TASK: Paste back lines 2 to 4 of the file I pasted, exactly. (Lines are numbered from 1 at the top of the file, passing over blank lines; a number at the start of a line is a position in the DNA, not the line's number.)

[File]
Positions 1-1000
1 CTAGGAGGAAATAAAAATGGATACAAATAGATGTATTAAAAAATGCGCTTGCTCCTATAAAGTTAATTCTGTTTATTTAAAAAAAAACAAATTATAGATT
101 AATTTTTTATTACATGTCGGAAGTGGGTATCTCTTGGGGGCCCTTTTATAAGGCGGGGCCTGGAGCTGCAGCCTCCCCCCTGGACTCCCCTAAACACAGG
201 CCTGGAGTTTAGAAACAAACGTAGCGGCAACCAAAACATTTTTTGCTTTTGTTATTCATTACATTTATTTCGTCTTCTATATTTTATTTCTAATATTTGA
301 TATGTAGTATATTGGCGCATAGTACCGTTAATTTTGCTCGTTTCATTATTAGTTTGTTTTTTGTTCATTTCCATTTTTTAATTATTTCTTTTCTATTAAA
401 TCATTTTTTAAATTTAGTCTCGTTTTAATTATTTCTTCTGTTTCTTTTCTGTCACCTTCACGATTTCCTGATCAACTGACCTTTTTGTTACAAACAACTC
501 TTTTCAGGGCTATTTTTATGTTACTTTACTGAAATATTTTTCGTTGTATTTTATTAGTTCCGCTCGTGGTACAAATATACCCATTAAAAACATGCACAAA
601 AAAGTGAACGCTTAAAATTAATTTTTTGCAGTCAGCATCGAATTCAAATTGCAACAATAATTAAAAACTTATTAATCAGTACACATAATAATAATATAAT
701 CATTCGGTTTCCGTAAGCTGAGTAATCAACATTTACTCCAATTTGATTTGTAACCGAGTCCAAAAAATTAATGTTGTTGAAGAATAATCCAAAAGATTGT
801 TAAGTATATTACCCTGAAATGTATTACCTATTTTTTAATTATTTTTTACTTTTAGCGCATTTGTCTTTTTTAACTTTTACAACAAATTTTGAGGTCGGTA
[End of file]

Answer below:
1 CTAGGAGGAAATAAAAATGGATACAAATAGATGTATTAAAAAATGCGCTTGCTCCTATAAAGTTAATTCTGTTTATTTAAAAAAAAACAAATTATAGATT
101 AATTTTTTATTACATGTCGGAAGTGGGTATCTCTTGGGGGCCCTTTTATAAGGCGGGGCCTGGAGCTGCAGCCTCCCCCCTGGACTCCCCTAAACACAGG
201 CCTGGAGTTTAGAAACAAACGTAGCGGCAACCAAAACATTTTTTGCTTTTGTTATTCATTACATTTATTTCGTCTTCTATATTTTATTTCTAATATTTGA